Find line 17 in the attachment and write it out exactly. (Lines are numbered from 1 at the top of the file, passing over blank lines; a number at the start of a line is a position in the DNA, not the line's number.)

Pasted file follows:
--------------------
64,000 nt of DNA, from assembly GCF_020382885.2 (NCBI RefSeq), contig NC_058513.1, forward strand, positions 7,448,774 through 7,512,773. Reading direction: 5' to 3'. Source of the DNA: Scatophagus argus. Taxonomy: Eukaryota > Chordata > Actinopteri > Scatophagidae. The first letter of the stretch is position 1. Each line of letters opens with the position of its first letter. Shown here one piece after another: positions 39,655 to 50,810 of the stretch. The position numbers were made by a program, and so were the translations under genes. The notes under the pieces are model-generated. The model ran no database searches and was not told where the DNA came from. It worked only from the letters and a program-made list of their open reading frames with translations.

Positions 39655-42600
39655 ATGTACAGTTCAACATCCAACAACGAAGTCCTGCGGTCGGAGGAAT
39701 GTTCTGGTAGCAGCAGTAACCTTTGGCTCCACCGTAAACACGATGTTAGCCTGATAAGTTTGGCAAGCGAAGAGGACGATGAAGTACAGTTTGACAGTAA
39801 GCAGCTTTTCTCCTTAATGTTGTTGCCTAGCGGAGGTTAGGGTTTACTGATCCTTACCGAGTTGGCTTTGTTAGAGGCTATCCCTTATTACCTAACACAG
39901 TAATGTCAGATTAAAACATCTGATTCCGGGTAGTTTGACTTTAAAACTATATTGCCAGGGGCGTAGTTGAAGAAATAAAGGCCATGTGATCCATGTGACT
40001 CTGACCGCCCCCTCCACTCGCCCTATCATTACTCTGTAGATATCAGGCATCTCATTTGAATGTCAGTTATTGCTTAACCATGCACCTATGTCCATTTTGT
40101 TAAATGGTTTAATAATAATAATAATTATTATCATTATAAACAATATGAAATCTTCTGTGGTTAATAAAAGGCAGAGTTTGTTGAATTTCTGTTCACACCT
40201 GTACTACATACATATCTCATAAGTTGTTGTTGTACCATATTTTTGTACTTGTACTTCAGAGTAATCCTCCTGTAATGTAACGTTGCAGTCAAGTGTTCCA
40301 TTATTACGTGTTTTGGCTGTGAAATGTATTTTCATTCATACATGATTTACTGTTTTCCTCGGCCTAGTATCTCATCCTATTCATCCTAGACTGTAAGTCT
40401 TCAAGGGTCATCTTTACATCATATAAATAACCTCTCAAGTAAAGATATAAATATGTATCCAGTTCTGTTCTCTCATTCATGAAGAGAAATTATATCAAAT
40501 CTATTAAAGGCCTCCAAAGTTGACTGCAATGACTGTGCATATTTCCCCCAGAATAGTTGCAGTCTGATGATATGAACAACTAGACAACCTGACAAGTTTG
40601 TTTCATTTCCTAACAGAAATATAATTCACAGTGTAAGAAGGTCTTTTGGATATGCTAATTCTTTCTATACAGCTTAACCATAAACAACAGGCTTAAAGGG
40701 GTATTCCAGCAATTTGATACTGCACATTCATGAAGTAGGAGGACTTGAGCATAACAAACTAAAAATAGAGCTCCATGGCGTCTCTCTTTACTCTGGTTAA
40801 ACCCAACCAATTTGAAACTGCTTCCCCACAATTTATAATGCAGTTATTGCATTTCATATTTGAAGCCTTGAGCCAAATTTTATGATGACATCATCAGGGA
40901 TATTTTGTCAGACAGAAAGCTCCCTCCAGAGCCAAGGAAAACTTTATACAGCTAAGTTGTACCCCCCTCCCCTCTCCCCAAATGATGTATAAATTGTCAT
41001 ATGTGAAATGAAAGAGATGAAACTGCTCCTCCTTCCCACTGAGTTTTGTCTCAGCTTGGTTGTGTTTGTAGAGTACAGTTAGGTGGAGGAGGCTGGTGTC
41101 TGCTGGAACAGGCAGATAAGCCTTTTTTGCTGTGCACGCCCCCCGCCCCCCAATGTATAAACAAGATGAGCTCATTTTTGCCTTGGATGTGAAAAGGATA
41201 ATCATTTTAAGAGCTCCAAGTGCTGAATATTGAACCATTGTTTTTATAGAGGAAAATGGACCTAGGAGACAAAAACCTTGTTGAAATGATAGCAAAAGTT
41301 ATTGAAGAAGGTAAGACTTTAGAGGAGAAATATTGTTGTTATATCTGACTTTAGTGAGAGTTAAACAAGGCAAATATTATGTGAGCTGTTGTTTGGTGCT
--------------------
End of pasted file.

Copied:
41001 ATGTGAAATGAAAGAGATGAAACTGCTCCTCCTTCCCACTGAGTTTTGTCTCAGCTTGGTTGTGTTTGTAGAGTACAGTTAGGTGGAGGAGGCTGGTGTC